Underweight individuals are more likely to die than overweight ones, according to a new research study put out by Canadian scientists. They have found that the chance of dying is 1.2 times for overweight people, but the risk goes up to 1.8 for those who are considered underweight. So anyone that is considered to be under a healthy weight just might be at more of a drawback than their overweight companions.
Dr. Joel Ray, who works for St. Michael’s Hospital and his group examined over 50 studies that connected to people’s body mass index or BMI and deaths that occurred from any reason. Furthermore, the information on stillbirths along with the weight of newborns in Ontario was included in the study.
During the investigation, the researchers discovered that underweight adults who had a BMI that was under 18.5 have a 1.8 times more chance of dying than people who have a normal BMI that runs between 18.5 and 24.9. Yet, for individuals who were overweight with BMI that was 30 to 34.9 have a 1.2 times greater chance of dying. People who are morbidly obese and have a BMI that is above 35 have 1.3 times the chance of dying.
Health professionals say that heavy drug and/or alcohol use, smoking, mental health, poor nourishment, low income standing, poor self-awareness and care all as being the usual causes for individuals being underweight. BMI shows not only what the body’s fat is but also how much muscle mass it has.
Dr. Ray stated that researches want to continue using BMI in both health and public health care plans, it has to be taken into account that a truly healthy and vigorous individual is someone that not only has a sensible quantity of body fat but also has satisfactory amounts of muscle and body for his or her body type.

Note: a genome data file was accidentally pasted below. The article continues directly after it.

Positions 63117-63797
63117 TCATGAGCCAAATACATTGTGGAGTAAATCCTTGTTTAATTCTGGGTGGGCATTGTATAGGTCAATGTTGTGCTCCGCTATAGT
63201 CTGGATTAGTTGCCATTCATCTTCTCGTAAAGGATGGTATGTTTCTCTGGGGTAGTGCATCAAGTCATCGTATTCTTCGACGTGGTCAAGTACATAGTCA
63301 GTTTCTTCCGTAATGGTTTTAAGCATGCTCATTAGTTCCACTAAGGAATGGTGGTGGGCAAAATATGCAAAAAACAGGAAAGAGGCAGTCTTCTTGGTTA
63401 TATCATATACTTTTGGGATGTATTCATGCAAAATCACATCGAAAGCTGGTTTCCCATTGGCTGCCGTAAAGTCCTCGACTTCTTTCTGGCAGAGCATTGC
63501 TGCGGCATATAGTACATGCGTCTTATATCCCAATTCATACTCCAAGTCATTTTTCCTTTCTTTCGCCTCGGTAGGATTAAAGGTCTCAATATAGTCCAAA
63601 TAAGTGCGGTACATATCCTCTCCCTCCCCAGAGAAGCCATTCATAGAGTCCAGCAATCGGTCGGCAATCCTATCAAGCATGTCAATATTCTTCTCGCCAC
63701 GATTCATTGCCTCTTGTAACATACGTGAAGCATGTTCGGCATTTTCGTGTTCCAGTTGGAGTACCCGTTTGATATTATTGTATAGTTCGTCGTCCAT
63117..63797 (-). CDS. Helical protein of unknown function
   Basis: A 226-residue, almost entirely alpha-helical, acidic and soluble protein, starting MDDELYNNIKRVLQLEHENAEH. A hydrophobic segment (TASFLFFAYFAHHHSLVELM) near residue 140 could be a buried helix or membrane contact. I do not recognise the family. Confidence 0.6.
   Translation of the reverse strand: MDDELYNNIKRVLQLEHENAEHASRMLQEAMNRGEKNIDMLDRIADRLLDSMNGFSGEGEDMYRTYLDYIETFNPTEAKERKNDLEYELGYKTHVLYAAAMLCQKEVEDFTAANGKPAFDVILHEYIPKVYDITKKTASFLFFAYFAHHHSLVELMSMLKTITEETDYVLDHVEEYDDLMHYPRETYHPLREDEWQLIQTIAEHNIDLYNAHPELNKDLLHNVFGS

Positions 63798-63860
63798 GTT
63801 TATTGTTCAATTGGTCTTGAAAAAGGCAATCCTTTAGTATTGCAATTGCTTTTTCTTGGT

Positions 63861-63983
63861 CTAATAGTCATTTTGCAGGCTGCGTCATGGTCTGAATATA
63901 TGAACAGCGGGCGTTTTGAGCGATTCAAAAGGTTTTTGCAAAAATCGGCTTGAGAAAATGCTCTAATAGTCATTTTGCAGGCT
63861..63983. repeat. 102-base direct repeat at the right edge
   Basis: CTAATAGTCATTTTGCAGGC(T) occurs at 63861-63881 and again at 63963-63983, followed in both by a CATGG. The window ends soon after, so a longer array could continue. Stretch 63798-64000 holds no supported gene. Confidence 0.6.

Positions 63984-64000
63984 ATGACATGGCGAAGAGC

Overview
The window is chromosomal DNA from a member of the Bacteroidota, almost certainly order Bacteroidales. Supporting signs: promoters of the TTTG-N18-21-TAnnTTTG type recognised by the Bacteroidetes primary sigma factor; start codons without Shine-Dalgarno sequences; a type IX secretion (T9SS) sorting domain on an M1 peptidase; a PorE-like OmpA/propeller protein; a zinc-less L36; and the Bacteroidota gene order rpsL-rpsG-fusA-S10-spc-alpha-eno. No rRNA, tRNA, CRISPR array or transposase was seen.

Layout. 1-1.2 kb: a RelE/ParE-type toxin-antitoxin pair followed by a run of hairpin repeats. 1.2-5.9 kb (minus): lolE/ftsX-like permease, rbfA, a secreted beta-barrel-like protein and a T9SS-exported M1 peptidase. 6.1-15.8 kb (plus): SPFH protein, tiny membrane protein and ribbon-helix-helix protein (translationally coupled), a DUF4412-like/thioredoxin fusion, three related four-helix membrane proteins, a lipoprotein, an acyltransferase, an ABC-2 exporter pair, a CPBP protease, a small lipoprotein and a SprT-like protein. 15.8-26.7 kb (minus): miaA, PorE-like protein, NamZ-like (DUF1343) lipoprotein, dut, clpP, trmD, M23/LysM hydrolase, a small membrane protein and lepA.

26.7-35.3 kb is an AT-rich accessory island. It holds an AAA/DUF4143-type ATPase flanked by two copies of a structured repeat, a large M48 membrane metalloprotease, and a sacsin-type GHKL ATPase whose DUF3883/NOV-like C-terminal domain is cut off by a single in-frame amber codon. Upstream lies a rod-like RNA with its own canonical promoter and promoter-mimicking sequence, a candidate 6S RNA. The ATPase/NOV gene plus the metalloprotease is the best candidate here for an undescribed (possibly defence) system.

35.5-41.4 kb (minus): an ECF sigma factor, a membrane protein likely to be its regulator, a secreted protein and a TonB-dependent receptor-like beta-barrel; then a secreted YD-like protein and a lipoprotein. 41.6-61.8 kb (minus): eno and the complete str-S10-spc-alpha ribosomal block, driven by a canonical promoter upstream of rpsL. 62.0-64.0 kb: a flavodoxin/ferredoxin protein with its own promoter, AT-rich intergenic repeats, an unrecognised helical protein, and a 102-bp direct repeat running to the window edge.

The study was published in the Journal of Epidemiology and Public Health.
It seems that managing weight always seems to focus on too much weight and being obese, with the worry of high cholesterol, heart disease and Type 2 diabetes seen as diseases that can be prevented. However this new research shows that people who are on the underweight side of body mass index have a higher risk of early death than people who are in the healthy weight area. That number also beats the chance that obesity plays in earlier death.
However, BMI has also been considered controversial, as a way to measure a person’s weight, even though it is still used as a major health measure. The body mass index examines weight when measured to height.
Dr. Ray stated that caution has to be used when the BMI used but the index’s calculation had a comprehensive basis for the research study. He added that if physicians continue to focus on the troubles of additional body fat, then there will be a need to change BMI with a more appropriate kind of measure, such as measuring the circumference of the waist.
Underweight individuals have been found to be more likely to die than overweight ones, according to a new research study put out by Canadian scientists. They have found that the chance of dying is 1.2 times for overweight people, but the risk goes up to 1.8 for those who are considered underweight.
By Kimberly Ruble